Oct. 30, 1980
It’s the day before Halloween, a day that meant real trouble when I was young – not for me, but for every single car window within blocks of my house I could lay a piece of soap on.
We called it goosey night; elsewhere people called it mischief night.
But over the years, I’ve seen the tradition fade from the somewhat maniacal passion we put into the evening’s festivities.
Halloween itself was supposed to have been the wild night, the night before All Soul’s Day.
But society found ways to clean up the wild holiday so that eventually a new night evolved in which we could let out our wild spirits.
Yet in my travels, I found some places never expanded the transition, and the idea of a night for mischief seemed as alien as some of the characters that showed up at people’s doors begging for treats.
In Portland, mischief night was still Halloween, keeping with the tradition that ghosts and goblins let loose prior to All Soul’s Day, so that trick-or-treaters were often intermingled with mischief makers like me. But even at that it is tamer than what I’m used to back east, and only those from my part of the country recognize the difference, or are even aware that mischief night ought to be on a different night than Halloween.
People in the southwest seem to know nothing of this primitive habit, and look on me with shock and dismay when I mention it, asking why anyone would so such an uncivilized thing as that.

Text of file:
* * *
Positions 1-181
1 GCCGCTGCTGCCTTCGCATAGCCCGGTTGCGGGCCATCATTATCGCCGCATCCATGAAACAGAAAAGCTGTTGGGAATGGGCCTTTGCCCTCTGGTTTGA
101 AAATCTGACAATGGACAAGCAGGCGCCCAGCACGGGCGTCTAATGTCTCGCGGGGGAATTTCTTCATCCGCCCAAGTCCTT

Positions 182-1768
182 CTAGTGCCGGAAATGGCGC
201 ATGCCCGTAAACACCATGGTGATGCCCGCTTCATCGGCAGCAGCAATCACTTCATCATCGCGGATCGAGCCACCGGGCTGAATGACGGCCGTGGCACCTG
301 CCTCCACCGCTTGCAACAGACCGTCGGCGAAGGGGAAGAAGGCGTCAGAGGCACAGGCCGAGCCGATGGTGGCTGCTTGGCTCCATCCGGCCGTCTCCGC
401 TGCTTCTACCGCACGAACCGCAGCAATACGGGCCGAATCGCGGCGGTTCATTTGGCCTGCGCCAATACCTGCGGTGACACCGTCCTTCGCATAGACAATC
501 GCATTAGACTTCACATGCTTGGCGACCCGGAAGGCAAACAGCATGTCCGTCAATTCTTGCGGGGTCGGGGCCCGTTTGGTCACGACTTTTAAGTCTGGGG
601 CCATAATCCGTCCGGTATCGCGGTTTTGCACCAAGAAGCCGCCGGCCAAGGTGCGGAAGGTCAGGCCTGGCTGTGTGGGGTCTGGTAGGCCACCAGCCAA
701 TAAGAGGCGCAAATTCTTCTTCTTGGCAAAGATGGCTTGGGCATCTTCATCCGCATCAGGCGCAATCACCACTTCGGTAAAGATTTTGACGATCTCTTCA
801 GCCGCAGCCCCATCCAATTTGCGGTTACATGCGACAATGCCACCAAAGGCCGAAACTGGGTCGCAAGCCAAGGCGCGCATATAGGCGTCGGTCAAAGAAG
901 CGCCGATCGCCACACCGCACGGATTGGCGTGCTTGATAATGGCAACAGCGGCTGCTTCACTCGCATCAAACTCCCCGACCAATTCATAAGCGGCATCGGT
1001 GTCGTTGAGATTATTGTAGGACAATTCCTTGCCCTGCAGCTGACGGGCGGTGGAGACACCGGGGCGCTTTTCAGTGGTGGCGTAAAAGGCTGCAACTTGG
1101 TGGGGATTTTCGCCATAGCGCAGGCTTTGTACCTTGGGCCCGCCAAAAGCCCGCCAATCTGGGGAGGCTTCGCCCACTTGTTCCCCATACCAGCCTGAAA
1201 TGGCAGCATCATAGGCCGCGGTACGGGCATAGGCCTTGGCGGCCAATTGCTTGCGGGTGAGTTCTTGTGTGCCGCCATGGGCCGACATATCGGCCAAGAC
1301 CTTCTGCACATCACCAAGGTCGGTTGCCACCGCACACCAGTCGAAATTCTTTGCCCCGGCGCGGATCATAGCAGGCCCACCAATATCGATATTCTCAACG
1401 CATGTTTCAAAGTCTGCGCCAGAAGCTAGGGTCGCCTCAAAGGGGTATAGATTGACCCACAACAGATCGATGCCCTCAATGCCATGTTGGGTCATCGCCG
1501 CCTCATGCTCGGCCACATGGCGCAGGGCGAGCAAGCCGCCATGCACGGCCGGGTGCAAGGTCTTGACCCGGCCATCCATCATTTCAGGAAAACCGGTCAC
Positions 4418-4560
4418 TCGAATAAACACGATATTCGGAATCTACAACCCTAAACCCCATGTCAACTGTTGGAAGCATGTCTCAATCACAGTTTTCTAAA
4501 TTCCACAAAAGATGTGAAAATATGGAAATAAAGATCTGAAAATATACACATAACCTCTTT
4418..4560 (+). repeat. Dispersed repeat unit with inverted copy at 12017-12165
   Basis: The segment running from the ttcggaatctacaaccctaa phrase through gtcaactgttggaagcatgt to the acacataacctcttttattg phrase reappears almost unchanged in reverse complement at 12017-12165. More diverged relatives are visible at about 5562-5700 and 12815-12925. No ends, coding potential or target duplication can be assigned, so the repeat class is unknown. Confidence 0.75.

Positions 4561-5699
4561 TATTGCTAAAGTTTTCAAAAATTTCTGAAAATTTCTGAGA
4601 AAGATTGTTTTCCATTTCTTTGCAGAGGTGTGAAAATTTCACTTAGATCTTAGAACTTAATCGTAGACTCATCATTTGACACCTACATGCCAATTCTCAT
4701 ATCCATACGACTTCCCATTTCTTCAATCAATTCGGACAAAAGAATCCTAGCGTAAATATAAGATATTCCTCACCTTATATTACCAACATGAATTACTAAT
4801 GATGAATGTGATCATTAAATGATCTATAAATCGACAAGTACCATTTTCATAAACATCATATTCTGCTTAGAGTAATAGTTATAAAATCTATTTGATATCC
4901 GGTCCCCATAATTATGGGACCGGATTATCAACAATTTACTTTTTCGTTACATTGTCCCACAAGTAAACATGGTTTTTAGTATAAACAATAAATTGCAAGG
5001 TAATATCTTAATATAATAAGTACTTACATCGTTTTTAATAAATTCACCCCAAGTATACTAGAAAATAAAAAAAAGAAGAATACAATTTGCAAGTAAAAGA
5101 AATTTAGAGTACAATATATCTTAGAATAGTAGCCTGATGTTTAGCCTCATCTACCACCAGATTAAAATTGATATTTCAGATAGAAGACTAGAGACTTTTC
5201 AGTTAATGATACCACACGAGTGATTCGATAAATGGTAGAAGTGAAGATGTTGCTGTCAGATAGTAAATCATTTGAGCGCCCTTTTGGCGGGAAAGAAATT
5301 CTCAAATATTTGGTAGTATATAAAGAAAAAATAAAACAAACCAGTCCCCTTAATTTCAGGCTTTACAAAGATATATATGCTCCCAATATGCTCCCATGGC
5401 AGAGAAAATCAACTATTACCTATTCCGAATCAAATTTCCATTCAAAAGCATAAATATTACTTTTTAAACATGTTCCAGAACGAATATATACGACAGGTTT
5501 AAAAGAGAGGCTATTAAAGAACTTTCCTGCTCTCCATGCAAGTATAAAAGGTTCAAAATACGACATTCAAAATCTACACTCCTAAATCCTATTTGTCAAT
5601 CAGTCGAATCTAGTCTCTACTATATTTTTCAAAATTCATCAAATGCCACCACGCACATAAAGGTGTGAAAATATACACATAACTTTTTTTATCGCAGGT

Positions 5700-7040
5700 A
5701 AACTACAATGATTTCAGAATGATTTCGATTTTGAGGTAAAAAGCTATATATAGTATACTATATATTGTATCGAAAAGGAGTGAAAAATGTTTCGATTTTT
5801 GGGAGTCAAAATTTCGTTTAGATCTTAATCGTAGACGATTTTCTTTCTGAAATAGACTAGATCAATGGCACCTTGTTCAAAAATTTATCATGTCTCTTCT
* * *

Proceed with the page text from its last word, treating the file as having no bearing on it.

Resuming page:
And to tell you the truth there is no way to explain the exhilaration I’ve felt fleeing down a dark street, staying in the shadows street lamps cannot illuminate to the pop, pop, pop of leftover fireworks and the raised voices of angry people trying to find out where we went so they could ring our necks.
Or the smug pleasure we felt walking to school the next day when we saw red-faced people scrubbing soap or wax off the windshields of their cars. Sometimes, a besmirched store display would go all the way into the Christmas season uncleaned, giving us a good laugh each time we passed knowing that those marks were ours.
We were leaving our mark on the world, getting our small piece of immortality.
Something people today seem not to understand, even though many of them grew up in the same place and time as I did.
Knowing all this, I’m still debating whether or not to move my car to some “safe” location, seeing myself red-faced in tomorrow’s cold scraping soap, wax or worse off my windshield.
When I was younger and on the other side, I saw it all as right and proper – and important ritual I had to do each year on this day.
I was telling people I existed, even if they didn’t know exactly who I was.
These days, I’m still trying to leave my mark, not with a bar of soap, but in other ways, and these days, I want people to know exactly who did it.
Still, I feel the urge to get some soap. If I do, I’ll start with my own car.